Benefits of Physical Activity
Regular physical activity benefits health in many ways, including helping build and maintain healthy bones, muscles, and joints; helping control weight and reduce fat; and preventing or delaying the development of high blood pressure (GAO, 2012). Exercise is one of the least expensive ways to stay healthy, with one study finding that exercise can prevent chronic diseases as effectively as medication (British Journal of Medicine, 2013). A comprehensive study and analysis of existing research found that leisure-time physical activity is associated with reduced risk of 13 different types of cancer, including breast, colon, liver and myeloid leukemia (National Institutes of Health, 2016).
Sports participation is a significant predictor of young adults' participation in sports and physical fitness activities. Adolescents who play sports are eight times as likely to be active at age 24 as adolescents who do not play sports (Sports Participation as Predictors of Participation in Sports and Physical Fitness Activities in Young Adulthood, Perkins, 2004). Three in four (77%) of adults aged 30+ who play sports today played sports as school-aged children. Only 3% of adults who play sports currently did not play when they were young (Robert Wood Johnson Foundation/Harvard University/NPR, 2015).
Obesity reduction. In a 2014 study published in the American Journal of Preventive Medicine, researchers analyzed obesity prevention strategies and their ability to reduce obesity by the year 2032. They found afterschool physical activity programs would reduce obesity the most, 1.8% among children ages 6 to 12. That's twice the projected impact as any ban on child-directed fast-food advertising. An earlier study of college students found that "motives for sport participation are more desirable than those for exercise and may facilitate improved adherence to physical activity recommendations" (Kilpatrick, Journal of American College Health, 2005).
Organized sports activity helps children develop and improve cognitive skills, according to a study that tracked kids from kindergarten through fourth grade (Piche, 2014). Physical activity in general is associated with improved academic achievement, including grades and standardized test scores. Further, such activity can affect attitudes and academic behavior, including enhanced concentration, attention, and improved classroom behavior (GAO, 2012).
High school athletes are more likely than non-athletes to attend college and get degrees, and team captains and most valuable players achieve in school at even higher rates (US Dept. of Education, 2005). The benefits extend to the workplace. A survey of 400 female corporate executives found 94% played a sport and that 61% say sports contributed to their career success (EY Women Athletes Business Network/espnW, 2014).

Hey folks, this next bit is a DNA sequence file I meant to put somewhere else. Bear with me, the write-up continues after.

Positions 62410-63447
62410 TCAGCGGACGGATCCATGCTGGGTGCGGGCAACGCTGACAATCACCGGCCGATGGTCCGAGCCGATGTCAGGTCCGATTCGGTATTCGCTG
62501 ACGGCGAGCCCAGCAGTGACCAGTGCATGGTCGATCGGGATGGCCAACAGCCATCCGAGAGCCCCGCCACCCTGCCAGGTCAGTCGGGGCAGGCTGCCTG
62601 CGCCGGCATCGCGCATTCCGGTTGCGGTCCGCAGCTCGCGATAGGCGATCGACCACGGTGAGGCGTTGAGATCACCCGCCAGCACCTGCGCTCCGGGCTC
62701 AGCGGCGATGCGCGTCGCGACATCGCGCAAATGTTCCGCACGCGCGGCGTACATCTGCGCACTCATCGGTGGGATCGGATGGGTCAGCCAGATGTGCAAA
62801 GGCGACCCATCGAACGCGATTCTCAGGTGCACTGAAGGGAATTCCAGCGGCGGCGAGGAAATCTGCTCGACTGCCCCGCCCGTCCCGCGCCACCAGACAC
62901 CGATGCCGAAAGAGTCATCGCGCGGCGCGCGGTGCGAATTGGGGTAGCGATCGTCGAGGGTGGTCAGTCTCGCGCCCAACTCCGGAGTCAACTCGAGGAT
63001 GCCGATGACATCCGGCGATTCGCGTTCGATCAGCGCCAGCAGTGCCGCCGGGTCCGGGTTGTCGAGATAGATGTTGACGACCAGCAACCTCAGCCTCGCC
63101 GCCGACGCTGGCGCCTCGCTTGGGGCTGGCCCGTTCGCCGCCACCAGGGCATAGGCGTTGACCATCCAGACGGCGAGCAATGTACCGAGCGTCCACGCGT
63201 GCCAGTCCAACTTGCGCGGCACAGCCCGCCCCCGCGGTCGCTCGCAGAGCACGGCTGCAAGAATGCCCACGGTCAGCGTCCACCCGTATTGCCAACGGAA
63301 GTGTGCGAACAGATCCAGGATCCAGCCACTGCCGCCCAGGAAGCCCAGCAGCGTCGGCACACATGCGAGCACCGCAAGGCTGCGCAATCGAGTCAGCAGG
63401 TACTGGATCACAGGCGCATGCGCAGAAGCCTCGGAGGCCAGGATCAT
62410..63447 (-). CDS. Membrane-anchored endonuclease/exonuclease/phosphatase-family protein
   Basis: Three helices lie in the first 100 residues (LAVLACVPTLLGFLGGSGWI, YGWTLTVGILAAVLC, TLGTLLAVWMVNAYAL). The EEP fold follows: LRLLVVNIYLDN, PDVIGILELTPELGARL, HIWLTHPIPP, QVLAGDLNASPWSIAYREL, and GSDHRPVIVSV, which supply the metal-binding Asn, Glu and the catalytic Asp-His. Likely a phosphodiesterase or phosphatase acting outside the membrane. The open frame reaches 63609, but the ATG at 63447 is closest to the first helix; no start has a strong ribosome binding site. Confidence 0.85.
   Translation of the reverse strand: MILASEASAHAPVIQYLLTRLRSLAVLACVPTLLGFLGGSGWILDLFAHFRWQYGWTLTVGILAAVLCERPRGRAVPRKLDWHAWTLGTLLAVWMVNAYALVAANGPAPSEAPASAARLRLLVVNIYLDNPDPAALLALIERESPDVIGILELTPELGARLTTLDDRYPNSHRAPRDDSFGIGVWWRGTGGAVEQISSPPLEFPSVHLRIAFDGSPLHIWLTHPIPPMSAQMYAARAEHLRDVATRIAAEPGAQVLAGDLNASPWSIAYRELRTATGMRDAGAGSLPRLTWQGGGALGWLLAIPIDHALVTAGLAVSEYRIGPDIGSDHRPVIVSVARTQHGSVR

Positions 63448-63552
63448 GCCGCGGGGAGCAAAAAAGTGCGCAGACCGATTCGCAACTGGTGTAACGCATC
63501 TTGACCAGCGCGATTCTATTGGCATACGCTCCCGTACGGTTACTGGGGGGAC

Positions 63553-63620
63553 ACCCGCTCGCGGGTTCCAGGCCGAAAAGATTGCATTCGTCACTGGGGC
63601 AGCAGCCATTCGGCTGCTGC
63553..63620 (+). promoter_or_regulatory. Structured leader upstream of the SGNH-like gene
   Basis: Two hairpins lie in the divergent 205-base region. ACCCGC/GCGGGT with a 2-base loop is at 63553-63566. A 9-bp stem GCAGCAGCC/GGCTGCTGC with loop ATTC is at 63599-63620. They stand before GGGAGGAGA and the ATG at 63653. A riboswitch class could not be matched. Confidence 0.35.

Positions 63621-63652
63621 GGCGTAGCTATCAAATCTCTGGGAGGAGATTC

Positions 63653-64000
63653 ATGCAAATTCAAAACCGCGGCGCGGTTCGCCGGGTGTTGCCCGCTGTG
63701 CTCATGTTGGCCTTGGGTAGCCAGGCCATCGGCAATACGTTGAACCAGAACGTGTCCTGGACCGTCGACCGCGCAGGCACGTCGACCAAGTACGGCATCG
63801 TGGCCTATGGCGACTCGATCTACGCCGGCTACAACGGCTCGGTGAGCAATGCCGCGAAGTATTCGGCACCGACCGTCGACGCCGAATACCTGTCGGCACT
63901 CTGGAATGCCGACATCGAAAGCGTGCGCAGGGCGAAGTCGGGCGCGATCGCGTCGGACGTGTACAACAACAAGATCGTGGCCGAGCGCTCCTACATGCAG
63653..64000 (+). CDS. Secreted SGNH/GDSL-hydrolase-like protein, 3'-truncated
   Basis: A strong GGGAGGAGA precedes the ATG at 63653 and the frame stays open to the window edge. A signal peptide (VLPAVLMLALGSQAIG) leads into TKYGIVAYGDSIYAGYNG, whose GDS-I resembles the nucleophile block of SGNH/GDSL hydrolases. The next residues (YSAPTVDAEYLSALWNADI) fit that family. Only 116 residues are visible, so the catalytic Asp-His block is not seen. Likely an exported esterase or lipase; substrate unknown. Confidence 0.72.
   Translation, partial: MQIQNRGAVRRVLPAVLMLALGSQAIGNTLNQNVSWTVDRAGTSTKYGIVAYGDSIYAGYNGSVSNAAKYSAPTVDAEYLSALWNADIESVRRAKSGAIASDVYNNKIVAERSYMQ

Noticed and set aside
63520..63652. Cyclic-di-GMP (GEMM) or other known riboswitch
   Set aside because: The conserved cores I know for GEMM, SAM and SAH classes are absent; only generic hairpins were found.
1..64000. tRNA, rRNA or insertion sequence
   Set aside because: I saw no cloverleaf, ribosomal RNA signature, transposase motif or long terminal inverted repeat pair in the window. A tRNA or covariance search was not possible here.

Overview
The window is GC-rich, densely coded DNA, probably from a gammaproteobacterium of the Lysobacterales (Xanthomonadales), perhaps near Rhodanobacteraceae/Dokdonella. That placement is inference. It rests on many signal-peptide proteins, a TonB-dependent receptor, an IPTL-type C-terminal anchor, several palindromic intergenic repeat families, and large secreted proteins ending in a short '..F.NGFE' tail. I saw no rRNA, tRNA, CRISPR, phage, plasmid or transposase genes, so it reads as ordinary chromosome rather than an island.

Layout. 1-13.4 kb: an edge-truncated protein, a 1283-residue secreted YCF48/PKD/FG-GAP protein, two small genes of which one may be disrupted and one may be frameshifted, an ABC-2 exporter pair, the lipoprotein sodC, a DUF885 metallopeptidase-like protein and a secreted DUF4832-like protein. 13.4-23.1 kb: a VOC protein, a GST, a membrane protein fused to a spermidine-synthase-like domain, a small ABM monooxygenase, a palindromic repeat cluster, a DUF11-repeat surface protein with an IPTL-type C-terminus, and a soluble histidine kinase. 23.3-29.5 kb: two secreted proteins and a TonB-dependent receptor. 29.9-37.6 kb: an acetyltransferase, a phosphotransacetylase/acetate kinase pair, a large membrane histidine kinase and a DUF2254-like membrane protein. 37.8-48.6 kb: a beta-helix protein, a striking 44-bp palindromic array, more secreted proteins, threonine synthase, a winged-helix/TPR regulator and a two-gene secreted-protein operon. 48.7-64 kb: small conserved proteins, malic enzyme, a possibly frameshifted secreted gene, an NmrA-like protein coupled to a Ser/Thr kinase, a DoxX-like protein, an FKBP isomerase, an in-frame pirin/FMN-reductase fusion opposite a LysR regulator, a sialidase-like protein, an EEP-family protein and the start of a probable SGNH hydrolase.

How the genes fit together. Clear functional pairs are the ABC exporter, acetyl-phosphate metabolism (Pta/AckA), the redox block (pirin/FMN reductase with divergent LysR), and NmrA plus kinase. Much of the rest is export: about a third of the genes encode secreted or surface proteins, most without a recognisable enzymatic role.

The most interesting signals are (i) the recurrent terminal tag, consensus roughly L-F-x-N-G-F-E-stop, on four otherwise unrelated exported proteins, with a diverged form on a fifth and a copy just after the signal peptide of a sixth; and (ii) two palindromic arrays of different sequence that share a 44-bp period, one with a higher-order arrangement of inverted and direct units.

Physical activity, and sports in particular, can positively affect aspects of personal development among young people, such as self-esteem, goal-setting, and leadership. However, evidence indicates that the quality of coaching is a key factor in maximizing positive effects (GAO, 2012).
Female high school athletes are less likely to be sexually active, to use drugs, and to suffer from depression, when compared to non-athlete peers (Women's Sports Foundation, 2004). A correlation has been found between regular exercise and mental health among students in general as they move into the teenage years. Among students who exercised six to seven days a week, 25.1% felt sad for two weeks or more in the past 12 months, compared to 35.7% of students who reported exercising on zero to one day. Of students who exercised six to seven days, 15% reported suicidal ideation, and 6.4% reported a suicide attempt in the past year, compared to 24.6% and 10.3% of students who exercised zero to one day, respectively (Journal of American Academy of Child & Adolescent Psychiatry, 2015).
Parents appreciate these benefits. In Southeast Michigan, 82 percent of parents said it's very important or somewhat important for their child to be regularly involved in sports, according to a 2017 survey by the Siena College Research Institute commissioned by the Aspen Institute. (Read the Southeast Michigan report.) Another survey of parents, the Robert Wood Johnson Foundation/Harvard/NPR survey in 2015, showed the positive traits parents believe playing sports has had for their children: physical health (88%), giving the child something to do (83%), teaching discipline or dedication (81%), teaching how to get along with others (78%), mental health (73%), social life (65%), skills to help in future schooling (56%), and skills to help in a future career (55%). Find more benefits at "Human Capital Model" on p. 11 of the "Designed to Move" report (2012).
Getting people active could save the the global economy nearly $68 billion annually in medical costs and productivity. The US alone could save up to $28 billion. And individuals could find $2,500 or more in their pocket if they move for 30 minutes five times per week (The Lancet Physical Activity Series).